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truck-batteries

Truck Battery Project Page

Project description

Dave, a ham radio operator and a long haul truck driver came to us with a question. On some trips, he stays overnight in his sleeper cab. During the night, he needs to keep power going to his little fridge (Peltier based cooler). As well, like me he has sleep apnea, and needs to run his CPAP machine (24v). This is no problem when he can keep the truck running all night to provide the power, but in some places that are near residential areas, the noise of the running truck is unacceptable. His question to us was: Is it possible to find / build a battery pack that would run these two devices for 10 hours?

General project considerations

  1. Safety is a top priority. can not risk damage or a fire in a very expensive truck
  2. Can't risk damage to CPAP equipment
  3. Cost needs to be considered and minimized
  4. Driver may move to another truck - no modifications to truck
  5. Truck consumes 250 milliamps from battery when it is shut off
  6. Truck has a load shedding safety system to ensure it can be restarted. If battery voltage hits 12.3, things shut down
  7. Battery pack must fit in a space that is 8 x 20 x 10 inches. This probably eliminates the two battery approach shown in the diagram below.
  8. Dave's CPAP pressure is 6.5, less than the average of 10 used by manufacturers to estimate battery endurance
  9. Dave uses a heated humidifier, which is a heavy load on battery capacity.

References:

  1. CPAP Manual
  2. Fridge manual
  3. next

Initial Assumptions

  • fridge and CPAP are connected to new battery pack
  • fan and bunk warmer are connected directly to truck power

Some Capacity Requirements Calculations

battery capacity requirements

CASE 3) Use a Commercial Battery Pack: Medistrom Pilot-24

details: http://www.amazon.ca/Pilot-24-CPAP-Battery-Backup-System/dp/B00V52WUXM

nerdpit.ca_images_truck-battery_pilot24.jpg

Further thoughts on the Pilot-24:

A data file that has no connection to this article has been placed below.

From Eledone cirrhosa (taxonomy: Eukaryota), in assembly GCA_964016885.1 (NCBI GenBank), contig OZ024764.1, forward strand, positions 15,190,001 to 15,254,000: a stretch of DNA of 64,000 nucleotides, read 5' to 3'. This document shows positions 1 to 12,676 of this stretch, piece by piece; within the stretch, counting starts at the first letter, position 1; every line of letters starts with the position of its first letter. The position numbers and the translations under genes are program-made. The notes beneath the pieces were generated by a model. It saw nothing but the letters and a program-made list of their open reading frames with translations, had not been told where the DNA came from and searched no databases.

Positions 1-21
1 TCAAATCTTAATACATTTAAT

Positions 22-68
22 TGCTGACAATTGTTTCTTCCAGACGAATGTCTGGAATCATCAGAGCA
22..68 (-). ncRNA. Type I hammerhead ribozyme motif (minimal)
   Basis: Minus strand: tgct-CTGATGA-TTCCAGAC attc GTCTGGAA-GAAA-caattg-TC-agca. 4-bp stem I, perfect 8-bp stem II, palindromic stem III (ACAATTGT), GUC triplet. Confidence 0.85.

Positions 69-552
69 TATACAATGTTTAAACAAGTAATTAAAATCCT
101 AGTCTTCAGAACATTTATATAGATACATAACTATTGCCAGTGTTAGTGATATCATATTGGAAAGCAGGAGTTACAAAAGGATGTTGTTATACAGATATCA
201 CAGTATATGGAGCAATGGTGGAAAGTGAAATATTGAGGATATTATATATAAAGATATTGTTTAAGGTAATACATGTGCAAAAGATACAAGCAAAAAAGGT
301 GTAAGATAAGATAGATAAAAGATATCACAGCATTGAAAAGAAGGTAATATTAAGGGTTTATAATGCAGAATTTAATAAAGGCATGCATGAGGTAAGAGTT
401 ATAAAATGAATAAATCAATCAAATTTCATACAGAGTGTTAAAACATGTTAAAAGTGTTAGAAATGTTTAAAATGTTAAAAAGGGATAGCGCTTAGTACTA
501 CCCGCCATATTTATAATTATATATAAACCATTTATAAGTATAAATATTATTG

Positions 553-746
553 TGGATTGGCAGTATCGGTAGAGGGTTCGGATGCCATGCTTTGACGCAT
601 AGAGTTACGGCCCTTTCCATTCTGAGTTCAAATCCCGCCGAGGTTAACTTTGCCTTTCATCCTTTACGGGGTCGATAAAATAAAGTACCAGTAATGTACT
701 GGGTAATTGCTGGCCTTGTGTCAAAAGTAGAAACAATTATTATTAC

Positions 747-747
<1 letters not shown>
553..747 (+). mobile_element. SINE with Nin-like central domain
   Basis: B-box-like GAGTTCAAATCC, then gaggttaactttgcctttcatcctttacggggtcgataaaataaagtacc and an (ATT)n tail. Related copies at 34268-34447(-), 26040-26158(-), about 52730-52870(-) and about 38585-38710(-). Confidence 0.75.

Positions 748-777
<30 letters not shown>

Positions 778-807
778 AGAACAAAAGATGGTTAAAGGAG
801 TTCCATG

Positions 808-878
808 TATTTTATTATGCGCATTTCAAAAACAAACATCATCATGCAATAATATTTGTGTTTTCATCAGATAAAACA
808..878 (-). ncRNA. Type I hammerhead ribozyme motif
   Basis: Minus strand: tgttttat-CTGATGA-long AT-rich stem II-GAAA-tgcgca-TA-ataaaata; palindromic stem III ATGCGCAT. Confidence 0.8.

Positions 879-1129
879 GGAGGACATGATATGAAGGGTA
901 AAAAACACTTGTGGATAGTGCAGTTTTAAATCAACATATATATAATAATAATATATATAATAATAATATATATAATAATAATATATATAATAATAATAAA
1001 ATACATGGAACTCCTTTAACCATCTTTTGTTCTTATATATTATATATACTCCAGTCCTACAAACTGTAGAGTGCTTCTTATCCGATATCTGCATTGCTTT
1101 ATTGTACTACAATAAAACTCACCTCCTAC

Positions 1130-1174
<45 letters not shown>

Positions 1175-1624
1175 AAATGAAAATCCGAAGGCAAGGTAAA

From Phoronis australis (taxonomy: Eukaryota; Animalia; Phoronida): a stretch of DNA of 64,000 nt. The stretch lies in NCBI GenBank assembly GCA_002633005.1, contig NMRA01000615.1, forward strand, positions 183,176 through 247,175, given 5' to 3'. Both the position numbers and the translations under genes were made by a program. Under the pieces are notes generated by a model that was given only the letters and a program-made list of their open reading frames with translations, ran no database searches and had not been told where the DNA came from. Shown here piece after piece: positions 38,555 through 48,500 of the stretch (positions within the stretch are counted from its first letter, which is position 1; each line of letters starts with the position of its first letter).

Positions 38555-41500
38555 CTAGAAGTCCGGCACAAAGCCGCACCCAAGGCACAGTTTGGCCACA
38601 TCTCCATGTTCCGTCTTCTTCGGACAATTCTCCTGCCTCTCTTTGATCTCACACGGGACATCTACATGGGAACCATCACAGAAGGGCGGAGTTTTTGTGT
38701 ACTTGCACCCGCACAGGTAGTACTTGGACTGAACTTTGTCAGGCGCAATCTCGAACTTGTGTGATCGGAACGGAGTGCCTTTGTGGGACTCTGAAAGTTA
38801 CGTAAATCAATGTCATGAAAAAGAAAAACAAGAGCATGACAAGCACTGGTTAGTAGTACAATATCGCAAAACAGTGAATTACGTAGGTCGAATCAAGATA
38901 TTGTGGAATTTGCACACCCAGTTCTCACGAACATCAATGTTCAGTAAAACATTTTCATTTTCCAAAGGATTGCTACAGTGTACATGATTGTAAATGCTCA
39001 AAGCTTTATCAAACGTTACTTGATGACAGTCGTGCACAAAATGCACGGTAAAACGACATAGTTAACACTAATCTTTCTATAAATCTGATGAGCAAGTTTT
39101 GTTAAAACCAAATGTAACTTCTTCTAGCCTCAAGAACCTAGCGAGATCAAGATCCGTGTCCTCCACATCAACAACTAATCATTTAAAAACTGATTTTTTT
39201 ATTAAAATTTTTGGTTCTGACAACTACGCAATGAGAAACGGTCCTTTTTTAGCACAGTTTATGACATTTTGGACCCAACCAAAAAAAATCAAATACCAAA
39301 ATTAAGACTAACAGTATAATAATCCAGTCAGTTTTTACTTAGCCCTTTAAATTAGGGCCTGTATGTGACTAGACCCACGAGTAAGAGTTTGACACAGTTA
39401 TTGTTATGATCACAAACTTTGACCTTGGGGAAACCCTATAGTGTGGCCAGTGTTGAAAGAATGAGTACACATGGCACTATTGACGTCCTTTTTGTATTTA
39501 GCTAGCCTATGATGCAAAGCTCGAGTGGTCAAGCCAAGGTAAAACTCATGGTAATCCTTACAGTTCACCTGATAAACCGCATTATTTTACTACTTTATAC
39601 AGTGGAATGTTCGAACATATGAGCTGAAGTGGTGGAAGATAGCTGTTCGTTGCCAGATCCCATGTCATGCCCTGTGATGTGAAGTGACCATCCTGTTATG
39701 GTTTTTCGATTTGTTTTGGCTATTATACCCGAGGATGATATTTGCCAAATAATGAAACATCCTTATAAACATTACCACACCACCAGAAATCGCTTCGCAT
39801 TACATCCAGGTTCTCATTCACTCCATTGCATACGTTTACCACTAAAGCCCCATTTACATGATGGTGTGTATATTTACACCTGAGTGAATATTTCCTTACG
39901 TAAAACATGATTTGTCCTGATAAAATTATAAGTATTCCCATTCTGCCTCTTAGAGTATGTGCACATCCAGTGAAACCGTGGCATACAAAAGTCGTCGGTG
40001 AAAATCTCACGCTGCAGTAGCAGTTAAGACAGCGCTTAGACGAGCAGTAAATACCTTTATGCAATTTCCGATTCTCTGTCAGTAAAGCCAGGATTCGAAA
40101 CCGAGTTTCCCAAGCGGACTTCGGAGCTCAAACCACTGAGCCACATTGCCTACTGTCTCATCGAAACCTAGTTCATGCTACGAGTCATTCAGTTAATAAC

• need to think about the 3.75 Amp rated output if we're adding fridge
  • this thing is light, tiny, and very portable
  • doesn't need any other adapters or converters to run CPAP
  • would need an adapter to run fridge - probably an available product. will look.
  • CSA approved, and much safer than anything we could build
  • no dangers of battery gas production, or spillage
  • it has lots of information displayed
  • it has lots of safety features, including thermal protection, etc.
  • it uses the CPAP's power adapter to recharge. Would need to use truck's inverter.
  • need to do power consumption measurements to be able to tell if we can do fridge off same device

Some Battery Capacity Observations

Canadian Tire models have details here:
http://www.canadiantire.ca/en/sports-rec/boating-water-sports/boat-parts-accessories/marine-batteries.html

SourcePart numberCostAmp HoursSealed?
Canadian Tire10-3028-4250 + 20135N
10-2792-8157 + 2090N
10-2498-0250 + 2079Y
10-2499-8125 + 2065N
10-2492-2145 + 2075N
10-2798-6300 + 2092Y
10-2799-4140 + 2080N
10-2045-8205 + 2055Y
10-2051-2128 + 2032Y
10-3199-6170 + 20105N
Princess AutoSKU: 8620072150 + ?100N
SKU: 8620064140 + ?77N
SKU: 8605016330 + ?55Y
SKU: 8604993280 + ?50Y
SKU: 8619827280 + ?50Y
SKU: 8620072150 + ?100N
NAPA Auto PartsNAB 27RVS23380N
NAB 31RVS290105N
NAB 8GU127631.6Y
NAB 24RVS21965N
NAB U1RVS18432
NAB 8G22NF35451Y

A possible approach

potential approachNotes on above approach:

  • batteries in series have double the voltage, but same Amp Hour capacity
  • using a 24 V battery instead of two 12 V ones would be better, if we can find one
  • need to confirm CPAP has voltage regulator & filtering on DC input
  • switch must be rated for 24+ volts, and 6+ Amps
  • need to use appropriate wire gauge
  • The limited space available (8 x 20 x 10 inches) likely won't hold 2 batteries, so for this approach to work, we'd need to find a 24 V battery
  • The inverter's only use is to power the charger while the truck is running.

Next Steps

Things to do:

  • measure actual current for CPAP and fridge - may be able to use programmable power supply to graph current over time.
  • figure out what DC connector is used by CPAP, and build a current measurement cable
  • decide if a sealed battery is a requirement for safety or not.
  • consider how to charge the battery, and what the associated costs are
  • figure out how we get 24V out of a 12V battery
  • take apart Doug's CPAP to see if it has voltage regulator & filter on DC input.


truck-batteries.txt · Last modified: 2018/03/21 22:46 by dougelliott